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A&H Green's shed at Abbotsord during the Second World War

A & H Green

The Green family of boatbuilders. 1822 - 2008

Many generations of Green family have been successful boat builders in Sydney. They have also had great success in rowing and sculling, beginning with brothers Richard, George and Henry in the mid 1800s, then later on in the 1900s, the twins A&H Green. However their connection to boatbuilding begins much earlier, when the colony of NSW was still in its infancy centred on Sydney Harbour.

The first member of the Green family to build vessels in Sydney was George Green. He was 12 when he became an apprentice with Thomas Day whose yard was on the edge of Cockle Bay, now Darling Harbour in 1822. George had been born in Camberwell, Surrey, England and came out to Sydney to live with an uncle and aunt, who had promised to find him employment as a condition of him being allowed to emigrate. His apprenticeship took seven years. In 1834 his parents and five of his siblings secured passage to Sydney as well, firmly establishing the colony as their home. George's connections to boatbuilding continued when he married Maria Bates in 1830, she was the daughter of boatbuilder Thomas Bates and lived nearby to his aunt and uncle. Little is known of the vessels George was involved with, apart from the yacht FRIENDSHIP which he built for James Milson Jnr. It was a champion yacht on Sydney Harbour in the 1840s. His sailing involvement included racing on the harbour, and there is a record from the 1838 Anniversary Regatta showing how George Green took an advantage in a race staring off Dawes Point. He chose to start on the opposite shore, Milsons Point , and put himself well to windward of his competitors. He reasoned that Milsons Point was indeed off Dawes Point as well.

His first three sons, the second generation, became very well known as boat builders and scullers. The eldest son, George Amaziah became a boat builder and designer in Sydney, as did the second son Henry Thomas, whilst the third son, Richard Augustus Willoughby (RAW Green) was better known as a champion sculler, although he too is recorded as a shipwright. A sixth son Charles John also entered the trade, but he worked in Riverton, on the south island of New Zealand.

There is a significant New Zealand part of the Green story. In this period there was considerable movement between the colonies, with no strong national Australian or New Zealand identity yet forged. Consequently there was considerable movement of people between the various colonies, on both a short and long term basis.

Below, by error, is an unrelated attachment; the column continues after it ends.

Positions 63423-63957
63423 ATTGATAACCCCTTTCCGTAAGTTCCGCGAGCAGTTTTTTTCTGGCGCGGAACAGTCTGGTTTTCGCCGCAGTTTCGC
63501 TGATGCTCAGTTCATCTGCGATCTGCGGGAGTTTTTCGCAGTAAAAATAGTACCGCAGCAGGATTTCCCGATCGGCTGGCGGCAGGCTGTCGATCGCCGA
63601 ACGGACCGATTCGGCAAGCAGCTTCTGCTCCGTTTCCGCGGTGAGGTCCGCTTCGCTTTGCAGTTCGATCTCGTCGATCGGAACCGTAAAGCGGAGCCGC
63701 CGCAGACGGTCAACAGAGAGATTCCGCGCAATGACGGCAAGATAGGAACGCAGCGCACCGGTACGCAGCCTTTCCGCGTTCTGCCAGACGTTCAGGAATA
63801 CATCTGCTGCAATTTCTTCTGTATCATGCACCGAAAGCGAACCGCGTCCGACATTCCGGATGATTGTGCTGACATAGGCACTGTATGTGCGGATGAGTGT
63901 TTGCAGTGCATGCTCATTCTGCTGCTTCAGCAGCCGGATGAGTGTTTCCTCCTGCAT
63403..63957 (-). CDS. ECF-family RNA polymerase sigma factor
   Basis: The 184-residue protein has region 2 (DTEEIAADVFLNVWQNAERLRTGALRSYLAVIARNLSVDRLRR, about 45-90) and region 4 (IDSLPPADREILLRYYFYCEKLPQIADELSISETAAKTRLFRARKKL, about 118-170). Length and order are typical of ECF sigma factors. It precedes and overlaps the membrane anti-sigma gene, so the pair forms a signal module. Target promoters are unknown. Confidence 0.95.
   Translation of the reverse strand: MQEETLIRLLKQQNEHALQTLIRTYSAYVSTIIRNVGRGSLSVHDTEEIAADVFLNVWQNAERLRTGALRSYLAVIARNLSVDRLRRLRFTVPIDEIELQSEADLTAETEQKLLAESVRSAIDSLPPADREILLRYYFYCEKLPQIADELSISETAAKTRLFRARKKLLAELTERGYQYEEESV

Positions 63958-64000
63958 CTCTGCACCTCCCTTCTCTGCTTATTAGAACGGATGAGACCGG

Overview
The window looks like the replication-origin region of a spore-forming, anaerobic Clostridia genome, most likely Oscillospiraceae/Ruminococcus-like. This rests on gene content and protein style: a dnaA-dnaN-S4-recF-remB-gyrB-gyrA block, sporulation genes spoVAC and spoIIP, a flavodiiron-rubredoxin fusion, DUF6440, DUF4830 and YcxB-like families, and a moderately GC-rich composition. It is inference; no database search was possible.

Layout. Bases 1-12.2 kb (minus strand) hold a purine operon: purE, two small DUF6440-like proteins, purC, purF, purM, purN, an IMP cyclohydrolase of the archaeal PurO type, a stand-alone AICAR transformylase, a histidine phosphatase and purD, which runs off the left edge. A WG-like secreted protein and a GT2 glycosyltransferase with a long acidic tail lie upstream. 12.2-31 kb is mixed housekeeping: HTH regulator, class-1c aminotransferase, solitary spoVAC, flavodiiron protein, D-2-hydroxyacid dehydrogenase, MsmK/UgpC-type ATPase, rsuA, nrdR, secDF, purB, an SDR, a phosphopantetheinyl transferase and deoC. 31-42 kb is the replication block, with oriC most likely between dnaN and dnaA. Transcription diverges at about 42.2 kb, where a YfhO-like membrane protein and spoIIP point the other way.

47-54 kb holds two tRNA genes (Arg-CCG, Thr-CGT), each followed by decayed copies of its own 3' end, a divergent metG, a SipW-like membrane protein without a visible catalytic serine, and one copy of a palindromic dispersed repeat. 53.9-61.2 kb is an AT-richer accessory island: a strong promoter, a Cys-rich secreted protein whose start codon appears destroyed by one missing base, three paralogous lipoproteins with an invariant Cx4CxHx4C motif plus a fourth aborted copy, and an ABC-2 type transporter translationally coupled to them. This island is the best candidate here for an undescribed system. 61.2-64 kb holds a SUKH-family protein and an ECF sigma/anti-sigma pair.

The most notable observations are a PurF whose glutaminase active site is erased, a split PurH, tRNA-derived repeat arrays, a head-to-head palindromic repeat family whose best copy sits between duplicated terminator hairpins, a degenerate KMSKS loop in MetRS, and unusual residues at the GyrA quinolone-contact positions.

George (senior) went to the South Island in 1838 and made many land purchases from Maori chiefs, including Stewart Island, then returned to Sydney for a period before moving back to an area near Riverton in 1858-59. There he stayed until he died in 1872. He was joined in New Zealand by members of his family including Henry Thomas who arrived around 1864. Records from New Zealand show that George had established a boatbuilding yard in Dunedin before Henry's arrival, but subsequently it was Henry who is known to have designed and built the significant vessels recorded from their yard. SPRAY, RIPPLE and ZEPHYR are the three most well known, and they had intriguing features. It is clear from contemporary descriptions and one section sketch of ZEPHYR that all three had veed sections and arc shaped longitudinal lines that were similar to the radical yacht AUSTRALIAN from 1858, designed by Richard Hartnett and built at Woolloomooloo by Dan Sheehy. RIPPLE and ZEPHYR both featured a heavily raked mast, with an almost vertical sliding gunter yard supported by cross-trees and stays, that was to all intents and purposes a Bermudian rig profile. It is also understood that the craft were double planked fore and aft.

ZEPHYR came to Australia in 1881 and raced on Hobsons Bay and in Hobart with great success before returning to New Zealand.

Prior to his arrival in New Zealand it would seem that Henry and his brother George were already preparing their own radical designs, the principal evidence being the tubular rowing scull STAR OF AUSTRALIA. This unique craft was probably designed by George and built by Henry, and it was intended for their brother Richard Green. The scull was shipped to England for Richard to use in a challenge for the unofficial title of the Champion of the World. By undertaking this challenge Richard probably became Australia's first international sportsman to take part in an event outside of the country. He trialed the unusual craft which created great interest, but eventually raced in a heavier conventional craft. This single scull is described in an advertisement for its sale in England in 1863 as a Patent Tubular Wager boat, and the advertisement also indicates that a model for a Lifeboat or Pilot Boat designed along the Elliptic Tubular Principle was also available for viewing. The same lifeboat concept was displayed in Auckland in the early 1880s. Clearly the Green brothers were prepared to look at unorthodox ideas and try them out as well.

Their boatshed was located on the eastern side of Milsons Point and it is understood that they built rowing craft for Richard, for themselves and for others, as well as skiffs such as butcher boats. It is not known what other work they may have done. When the DUNBAR was wrecked off South Head in 1857 George Green (Snr) secured much of the timber salvaged from the harbour. This shed was probably started by George Green (Snr), but it is not known what happened to the site when Henry left for New Zealand in 1864 to join his father while his brothers George and Richard remained in Australia.